Selia Karsten September, 1996

  1. Learning Rationales and Virtual Reality Technology in Education

    Identifying VR as a full-immersion technology with head mounted display, data glove, 3-D earphones and tracking equipment, Chiou feels there is potential for VR as a learning medium. He believes that constructionism rationales can be applied to VR and th at case-based and situated learning could be used as a conceptual foundation for designing VR. He describes the case-based approach as not being restricted to problem-solving but to also include story-based situations. He does not support apprenticeships in VR as these would have to rely on artificial intelligence. He believes that computer-based tools need to be under the learner's control. We are told that we can expect the growth of VR to parallel that of multimedia in impacting education. He calls for specific design models for VR-based learning.

  2. Simulation and Gaming: Directions, Issues, Ponderables

    Uretsky looks to the future when computer power, storage capabilities, programming techniques, simulation development, standard software, multimedia and Virtual Reality, expert systems, Artificial Intelligence, distance learning and student mobility are a mong those concepts accepted by mainstream education. He feels that it is critical for specialists in simulation and gaming to justify the value of their work, to gain credibility and to develop sets of standards for evaluating, selecting and using simulations.

  3. Virtual Reality; Therapeutic Tool or Time Bomb?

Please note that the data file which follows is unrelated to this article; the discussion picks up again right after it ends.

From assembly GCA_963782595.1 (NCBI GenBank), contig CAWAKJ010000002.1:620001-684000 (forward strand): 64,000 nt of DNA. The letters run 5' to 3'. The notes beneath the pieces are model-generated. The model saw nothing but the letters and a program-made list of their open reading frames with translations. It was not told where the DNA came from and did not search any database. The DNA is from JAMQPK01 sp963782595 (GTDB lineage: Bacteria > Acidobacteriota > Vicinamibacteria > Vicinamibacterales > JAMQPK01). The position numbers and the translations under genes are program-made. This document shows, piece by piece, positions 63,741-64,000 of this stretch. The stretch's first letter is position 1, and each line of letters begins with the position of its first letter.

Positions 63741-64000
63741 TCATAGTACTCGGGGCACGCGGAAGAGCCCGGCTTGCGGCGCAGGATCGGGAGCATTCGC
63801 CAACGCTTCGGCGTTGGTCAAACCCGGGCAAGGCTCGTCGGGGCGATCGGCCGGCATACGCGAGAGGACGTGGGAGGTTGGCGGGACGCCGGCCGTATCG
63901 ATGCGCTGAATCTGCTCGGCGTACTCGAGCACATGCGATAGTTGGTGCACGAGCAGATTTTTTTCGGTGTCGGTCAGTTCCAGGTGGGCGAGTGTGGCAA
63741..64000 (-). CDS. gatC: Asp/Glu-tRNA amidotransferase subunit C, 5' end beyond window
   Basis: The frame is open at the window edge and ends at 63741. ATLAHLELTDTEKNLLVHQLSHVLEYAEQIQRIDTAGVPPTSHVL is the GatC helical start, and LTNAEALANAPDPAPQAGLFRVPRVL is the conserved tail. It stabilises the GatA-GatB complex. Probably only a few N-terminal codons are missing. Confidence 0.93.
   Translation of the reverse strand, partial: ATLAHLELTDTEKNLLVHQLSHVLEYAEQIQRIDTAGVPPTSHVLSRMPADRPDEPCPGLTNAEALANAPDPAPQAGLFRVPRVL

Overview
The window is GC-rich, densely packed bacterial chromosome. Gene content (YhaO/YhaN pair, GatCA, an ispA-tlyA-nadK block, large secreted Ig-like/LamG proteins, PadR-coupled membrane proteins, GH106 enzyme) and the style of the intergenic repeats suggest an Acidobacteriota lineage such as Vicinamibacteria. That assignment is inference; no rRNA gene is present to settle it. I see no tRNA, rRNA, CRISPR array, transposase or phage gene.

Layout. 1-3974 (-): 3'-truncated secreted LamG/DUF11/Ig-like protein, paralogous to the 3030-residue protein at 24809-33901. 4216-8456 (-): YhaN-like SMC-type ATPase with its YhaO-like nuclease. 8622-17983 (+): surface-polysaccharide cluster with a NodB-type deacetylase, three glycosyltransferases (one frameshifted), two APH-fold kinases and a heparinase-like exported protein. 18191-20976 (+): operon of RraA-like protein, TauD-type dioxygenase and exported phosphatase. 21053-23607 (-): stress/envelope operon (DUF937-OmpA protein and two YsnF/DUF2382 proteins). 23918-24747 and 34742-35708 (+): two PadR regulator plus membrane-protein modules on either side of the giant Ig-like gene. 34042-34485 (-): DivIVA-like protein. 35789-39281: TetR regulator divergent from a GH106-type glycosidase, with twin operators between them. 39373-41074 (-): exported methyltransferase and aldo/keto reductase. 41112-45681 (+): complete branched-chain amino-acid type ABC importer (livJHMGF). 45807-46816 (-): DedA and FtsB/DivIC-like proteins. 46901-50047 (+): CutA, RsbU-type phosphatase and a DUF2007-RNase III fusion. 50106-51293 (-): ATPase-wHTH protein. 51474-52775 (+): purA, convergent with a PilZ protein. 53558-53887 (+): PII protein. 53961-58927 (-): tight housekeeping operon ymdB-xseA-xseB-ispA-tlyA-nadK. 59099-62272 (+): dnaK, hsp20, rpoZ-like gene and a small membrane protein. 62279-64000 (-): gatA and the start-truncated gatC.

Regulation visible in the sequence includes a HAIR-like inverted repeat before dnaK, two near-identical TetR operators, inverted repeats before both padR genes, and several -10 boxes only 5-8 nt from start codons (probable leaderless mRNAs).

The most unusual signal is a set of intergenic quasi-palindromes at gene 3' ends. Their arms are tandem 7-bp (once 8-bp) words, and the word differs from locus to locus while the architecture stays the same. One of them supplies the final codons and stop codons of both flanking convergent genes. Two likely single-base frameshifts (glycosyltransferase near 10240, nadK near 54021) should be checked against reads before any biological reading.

Cornell suggests that VR is potentially dangerous for unsuspecting manic or psychotic individuals. He calls for safeguards to protect those at risk. He promotes studies to seek applications that offset or assist in positive therapeutic interventions. Heavy users, he fears, may get lost. Strong emotional reactions may occur, even epileptic seizures may be triggered. Proper information, training for proper procedures and potential hazards and a generation of therapies using VR are all recommended.

  4. Programming for the Virtual Commons

    Stanfel describes "Virtual Cities", the National Film Board's project that allows students to step into and manipulate elements of the urban environment. We are told that the use of film is merging with VR technology and programming to provide paths to discovery. Shared environments can create unique cultures for exploration. and problem-solving. Integration of public, private and academic sectors for partnerships are needed in developing educational opportunities using these technologies.